CNS: Nervousness, dizziness, headache, mental depression or excitation, vertigo, insomnia. Special Senses: Cataract formation, ocular damage. GI: Cheilitis, nausea and other GI disturbances, toxic hepatitis. Skin: Phototoxic effects: severe edema and erythema, pruritus, painful blisters; burning, peeling, thinning, freckling, and accelerated aging of skin; hyper- or hypopigmentation; severe skin pain (lasting 1–2 mo), photoallergic contact dermatitis (with topical use), exacerbation of latent photosensitive dermatoses, malignant melanoma (rare). Body as a Whole: Transient loss of muscular coordination, edema, leg cramps, systemic immune effects, drug fever.


Drug: Anthralin, coal tar, griseofulvin, phenothiazines, nalidixic acid, sulfonamides, bacteriostatic soaps, tetracyclines, thiazides compound photosensitizing effects. Food: Food will increase peak and extent of absorption.


Absorption: Variably from GI tract. Peak: 2 h. Duration: 8–10 h. Distribution: Preferentially taken up by epidermal cells; distributes into lens of eye. Elimination: 80–90% in urine within 8 h. Half-Life: 0.75–2.4 h.

Nursing Implications

Assessment & Drug Effects

  • Schedule a pretreatment ophthalmologic exam to rule out cataracts; repeat periodically during treatment and at yearly intervals thereafter.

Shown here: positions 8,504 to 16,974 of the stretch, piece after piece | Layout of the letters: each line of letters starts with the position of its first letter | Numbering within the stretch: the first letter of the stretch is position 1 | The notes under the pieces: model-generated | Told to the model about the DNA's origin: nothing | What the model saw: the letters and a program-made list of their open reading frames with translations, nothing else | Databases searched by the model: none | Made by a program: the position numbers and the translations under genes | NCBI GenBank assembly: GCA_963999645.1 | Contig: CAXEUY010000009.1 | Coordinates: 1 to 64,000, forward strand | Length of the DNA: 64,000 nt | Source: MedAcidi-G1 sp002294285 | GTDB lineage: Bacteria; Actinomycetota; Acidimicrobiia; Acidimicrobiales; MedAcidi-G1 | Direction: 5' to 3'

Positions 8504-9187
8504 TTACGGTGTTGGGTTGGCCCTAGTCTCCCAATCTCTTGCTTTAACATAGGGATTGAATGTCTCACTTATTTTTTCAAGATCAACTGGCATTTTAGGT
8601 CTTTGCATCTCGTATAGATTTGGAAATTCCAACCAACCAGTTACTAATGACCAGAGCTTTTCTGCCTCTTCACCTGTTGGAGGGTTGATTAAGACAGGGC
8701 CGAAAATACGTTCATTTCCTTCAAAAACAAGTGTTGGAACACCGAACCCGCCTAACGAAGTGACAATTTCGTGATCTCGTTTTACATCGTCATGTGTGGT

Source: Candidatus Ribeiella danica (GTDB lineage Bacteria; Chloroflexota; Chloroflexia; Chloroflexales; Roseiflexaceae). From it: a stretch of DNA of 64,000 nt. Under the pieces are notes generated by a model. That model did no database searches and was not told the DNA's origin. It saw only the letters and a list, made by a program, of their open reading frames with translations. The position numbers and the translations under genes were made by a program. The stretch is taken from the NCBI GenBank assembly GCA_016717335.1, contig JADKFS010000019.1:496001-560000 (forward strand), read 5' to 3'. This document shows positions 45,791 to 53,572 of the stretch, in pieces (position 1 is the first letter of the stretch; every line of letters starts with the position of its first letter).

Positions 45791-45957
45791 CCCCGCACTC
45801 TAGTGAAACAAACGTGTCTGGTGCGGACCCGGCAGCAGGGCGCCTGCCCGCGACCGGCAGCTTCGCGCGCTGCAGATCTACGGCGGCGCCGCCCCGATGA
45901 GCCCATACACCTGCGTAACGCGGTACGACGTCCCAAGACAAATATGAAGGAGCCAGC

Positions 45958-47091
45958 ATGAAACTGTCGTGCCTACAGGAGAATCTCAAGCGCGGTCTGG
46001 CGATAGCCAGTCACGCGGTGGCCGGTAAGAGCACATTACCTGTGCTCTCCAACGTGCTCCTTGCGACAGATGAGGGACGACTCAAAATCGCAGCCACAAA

• Lab tests: Monitor CBC, kidney and liver function, and antinuclear antibody tests during oral therapy.
  • Fair-skinned patients appear to be at greatest risk for phototoxicity from PUVA therapy (see ADVERSe EFFECTS).
  • Be aware that repigmentation is more rapid on fleshy areas (i.e., face, abdomen, buttocks) than on hands or feet.

Patient & Family Education

  • Expect that effective repigmentation may require 6–9 mo of treatment; periodic treatment usually is necessary to retain pigmentation. If, after 3 mo of treatment, there is no apparent response, drug is discontinued.
  • Avoid additional exposure to UV light (direct or indirect) for at least 8 h after oral drug ingestion and UVA exposure.
  • Understand intended treatment schedule: After topical application, the initial sunlight exposure is limited to 1 min, with subsequent gradual and incremental exposures by prescription.
  • Avoid additional UV light for 24–48 h after topical application and UVA exposure.
  • Wear sunscreen lotion (with SPF 15 or higher) and protective clothing (hat, gloves) to cover all exposed areas including lips, to prevent burning or blistering if sunlight cannot be avoided after the treatment.
  • Do not sunbathe for at least 48 h after PUVA treatment. Sunburn and photochemotherapy are additive in the production of burning and erythema.
  • Wear wraparound sunglasses with UVA-absorbing properties both indoors and outdoors during daylight hours for 24 h. Do not substitute prescription sunglasses or photosensitive darkening glasses; they may actually increase danger of cataract formation.
  • Alert physician to appearance of new psoriatic areas, flares, or regressed cleared skin areas during treatment and maintenance periods.

Common adverse effects in italic, life-threatening effects underlined; generic names in bold; classifications in SMALL CAPS; Canadian drug name; Prototype drug

© 2006-2022 Last Updated On: 11/25/2022 (0)